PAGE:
“Sir,” Brackney replied, “you’re adding the word ‘type.’ I said ‘any weapons,’ so that’s my answer. Thank you.”
Okay, let’s pause here for a quick question.
Does anyone else have an issue with Dr. Police Chief saying that all means of self-defense should be outlawed, while sitting on the side of the table that would be allowed to keep weapons should the government ever follow her advice?
Unfortunately, Dr. Brackney’s statements may have been one of the only honest claims of the entire hearing by those arguing in favor of the ban.
In an outright misrepresentation (or as we like to call them, lies), Rep. Jamie Raskin (D-Md.), a Harvard Law School graduate, told a breathtaking whopper about the U.S. Supreme Court’s pivotal Second Amendment decision, District of Columbia v. Heller:
He claimed the decision says, “the Second Amendment gives you a right to a handgun for purposes of self-defense and a rifle for purposes of hunting or recreation, but nowhere does it give you a right to weapons of war.”
In a very concise breakdown, the NRA said that the essence of the Heller decision is that Americans have a right to possess the sorts of bearable arms “in common use for lawful purposes,” particularly self-defense, and that handguns qualify because they are overwhelmingly chosen by responsible, law-abiding persons for that purpose.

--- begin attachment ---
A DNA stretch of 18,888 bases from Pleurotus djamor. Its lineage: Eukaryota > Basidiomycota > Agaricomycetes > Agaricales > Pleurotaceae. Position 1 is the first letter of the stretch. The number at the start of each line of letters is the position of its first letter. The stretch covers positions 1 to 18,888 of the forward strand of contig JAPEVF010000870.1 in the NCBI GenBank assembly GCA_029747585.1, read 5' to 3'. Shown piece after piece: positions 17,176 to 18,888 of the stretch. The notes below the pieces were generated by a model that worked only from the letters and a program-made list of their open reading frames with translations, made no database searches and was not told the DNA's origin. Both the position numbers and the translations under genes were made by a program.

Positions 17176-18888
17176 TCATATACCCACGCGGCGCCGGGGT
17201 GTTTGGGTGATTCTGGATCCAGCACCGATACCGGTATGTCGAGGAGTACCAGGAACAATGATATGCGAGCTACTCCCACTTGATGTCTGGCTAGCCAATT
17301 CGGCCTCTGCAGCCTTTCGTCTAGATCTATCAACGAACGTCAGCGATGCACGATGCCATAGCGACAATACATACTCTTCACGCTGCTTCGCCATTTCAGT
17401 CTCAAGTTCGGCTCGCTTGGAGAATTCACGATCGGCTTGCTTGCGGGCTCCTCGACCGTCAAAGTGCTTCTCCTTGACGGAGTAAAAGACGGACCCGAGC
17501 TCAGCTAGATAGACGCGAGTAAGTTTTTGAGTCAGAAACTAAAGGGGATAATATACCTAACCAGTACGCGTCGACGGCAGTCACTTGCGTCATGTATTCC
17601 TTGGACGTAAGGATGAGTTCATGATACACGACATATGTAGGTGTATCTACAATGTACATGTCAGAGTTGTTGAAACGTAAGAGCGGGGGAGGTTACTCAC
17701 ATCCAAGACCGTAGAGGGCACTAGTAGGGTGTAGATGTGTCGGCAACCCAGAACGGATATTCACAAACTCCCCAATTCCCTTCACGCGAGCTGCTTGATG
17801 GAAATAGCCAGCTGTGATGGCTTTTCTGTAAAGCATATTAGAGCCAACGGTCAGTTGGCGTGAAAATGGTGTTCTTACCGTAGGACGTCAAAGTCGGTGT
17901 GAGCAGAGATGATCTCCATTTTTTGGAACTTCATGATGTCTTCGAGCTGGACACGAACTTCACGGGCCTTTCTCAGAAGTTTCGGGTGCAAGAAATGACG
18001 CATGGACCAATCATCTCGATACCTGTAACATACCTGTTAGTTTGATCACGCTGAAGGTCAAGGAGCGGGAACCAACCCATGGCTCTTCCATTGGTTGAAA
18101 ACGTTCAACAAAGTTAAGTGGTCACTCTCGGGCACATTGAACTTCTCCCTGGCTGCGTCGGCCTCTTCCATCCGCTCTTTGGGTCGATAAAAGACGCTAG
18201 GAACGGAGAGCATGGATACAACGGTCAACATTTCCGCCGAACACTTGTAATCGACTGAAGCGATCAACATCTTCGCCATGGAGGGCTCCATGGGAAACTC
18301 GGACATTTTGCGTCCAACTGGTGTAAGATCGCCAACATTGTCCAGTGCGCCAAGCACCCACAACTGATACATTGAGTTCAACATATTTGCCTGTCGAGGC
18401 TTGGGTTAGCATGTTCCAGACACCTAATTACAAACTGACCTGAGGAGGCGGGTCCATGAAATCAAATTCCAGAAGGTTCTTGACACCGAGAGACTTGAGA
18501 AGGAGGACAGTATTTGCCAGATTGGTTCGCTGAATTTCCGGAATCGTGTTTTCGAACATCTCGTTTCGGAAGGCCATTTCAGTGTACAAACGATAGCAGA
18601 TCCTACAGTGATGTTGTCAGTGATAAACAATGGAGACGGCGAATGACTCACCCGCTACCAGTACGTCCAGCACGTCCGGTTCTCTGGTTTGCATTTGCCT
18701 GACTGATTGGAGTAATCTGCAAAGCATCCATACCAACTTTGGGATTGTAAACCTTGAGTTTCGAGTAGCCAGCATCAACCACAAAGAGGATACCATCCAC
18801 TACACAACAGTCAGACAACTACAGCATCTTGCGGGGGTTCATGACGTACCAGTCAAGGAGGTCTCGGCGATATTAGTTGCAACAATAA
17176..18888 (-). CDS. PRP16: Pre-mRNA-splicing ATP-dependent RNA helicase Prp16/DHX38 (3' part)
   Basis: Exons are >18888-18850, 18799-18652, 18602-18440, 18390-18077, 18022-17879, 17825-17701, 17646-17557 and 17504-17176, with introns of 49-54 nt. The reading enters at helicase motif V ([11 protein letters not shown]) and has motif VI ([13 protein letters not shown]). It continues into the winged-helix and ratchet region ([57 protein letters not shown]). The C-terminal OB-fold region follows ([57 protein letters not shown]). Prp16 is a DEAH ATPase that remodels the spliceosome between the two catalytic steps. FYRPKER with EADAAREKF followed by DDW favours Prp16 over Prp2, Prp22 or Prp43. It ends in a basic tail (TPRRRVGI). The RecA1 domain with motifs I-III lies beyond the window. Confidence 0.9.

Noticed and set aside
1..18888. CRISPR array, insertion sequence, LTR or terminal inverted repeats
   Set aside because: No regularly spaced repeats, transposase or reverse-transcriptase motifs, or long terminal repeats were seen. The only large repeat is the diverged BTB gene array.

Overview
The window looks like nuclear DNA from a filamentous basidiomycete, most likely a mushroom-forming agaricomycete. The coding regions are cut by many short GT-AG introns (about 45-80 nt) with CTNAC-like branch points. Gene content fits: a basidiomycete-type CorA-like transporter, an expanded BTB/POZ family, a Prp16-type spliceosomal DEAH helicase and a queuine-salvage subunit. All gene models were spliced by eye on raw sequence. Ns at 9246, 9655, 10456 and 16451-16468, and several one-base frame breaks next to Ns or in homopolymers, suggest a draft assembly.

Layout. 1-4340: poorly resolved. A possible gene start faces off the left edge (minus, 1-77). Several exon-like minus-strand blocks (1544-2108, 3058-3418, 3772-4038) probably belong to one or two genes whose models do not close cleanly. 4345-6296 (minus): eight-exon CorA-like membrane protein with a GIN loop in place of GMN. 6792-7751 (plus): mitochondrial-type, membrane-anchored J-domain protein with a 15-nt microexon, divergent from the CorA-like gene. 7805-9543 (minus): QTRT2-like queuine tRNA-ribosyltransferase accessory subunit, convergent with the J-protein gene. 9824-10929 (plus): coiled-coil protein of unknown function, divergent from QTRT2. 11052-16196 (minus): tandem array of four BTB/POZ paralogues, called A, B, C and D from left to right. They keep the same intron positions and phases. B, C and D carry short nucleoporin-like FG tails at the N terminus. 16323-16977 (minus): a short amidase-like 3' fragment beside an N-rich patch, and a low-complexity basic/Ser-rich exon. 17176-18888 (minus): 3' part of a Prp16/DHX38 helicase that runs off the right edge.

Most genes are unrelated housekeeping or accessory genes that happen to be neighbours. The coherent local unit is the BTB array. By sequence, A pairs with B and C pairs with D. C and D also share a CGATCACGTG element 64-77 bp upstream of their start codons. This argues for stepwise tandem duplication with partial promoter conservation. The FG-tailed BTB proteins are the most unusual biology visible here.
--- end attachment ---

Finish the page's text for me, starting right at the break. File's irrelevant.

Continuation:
Notably, the decision does not purport to overturn the 1939 Supreme Court case of U.S. v. Miller, which held that the Second Amendment protection extends to arms that are “part of the ordinary military equipment” or the use of which “could contribute to the common defense.”
It also notes that while Americans of the founding era might have owned firearms primarily for self-defense and hunting, the founders themselves wanted to ensure the Second Amendment provided an effective check against disarming the people, which in turn was necessary to “be able to resist tyranny.”
Nowhere does either decision suggest that rifles are only protected to the extent they are used for hunting or recreation. Indeed, Heller makes clear that self-defense is the “core lawful purpose” with which the Second Amendment is concerned.
Our future might be in serious trouble.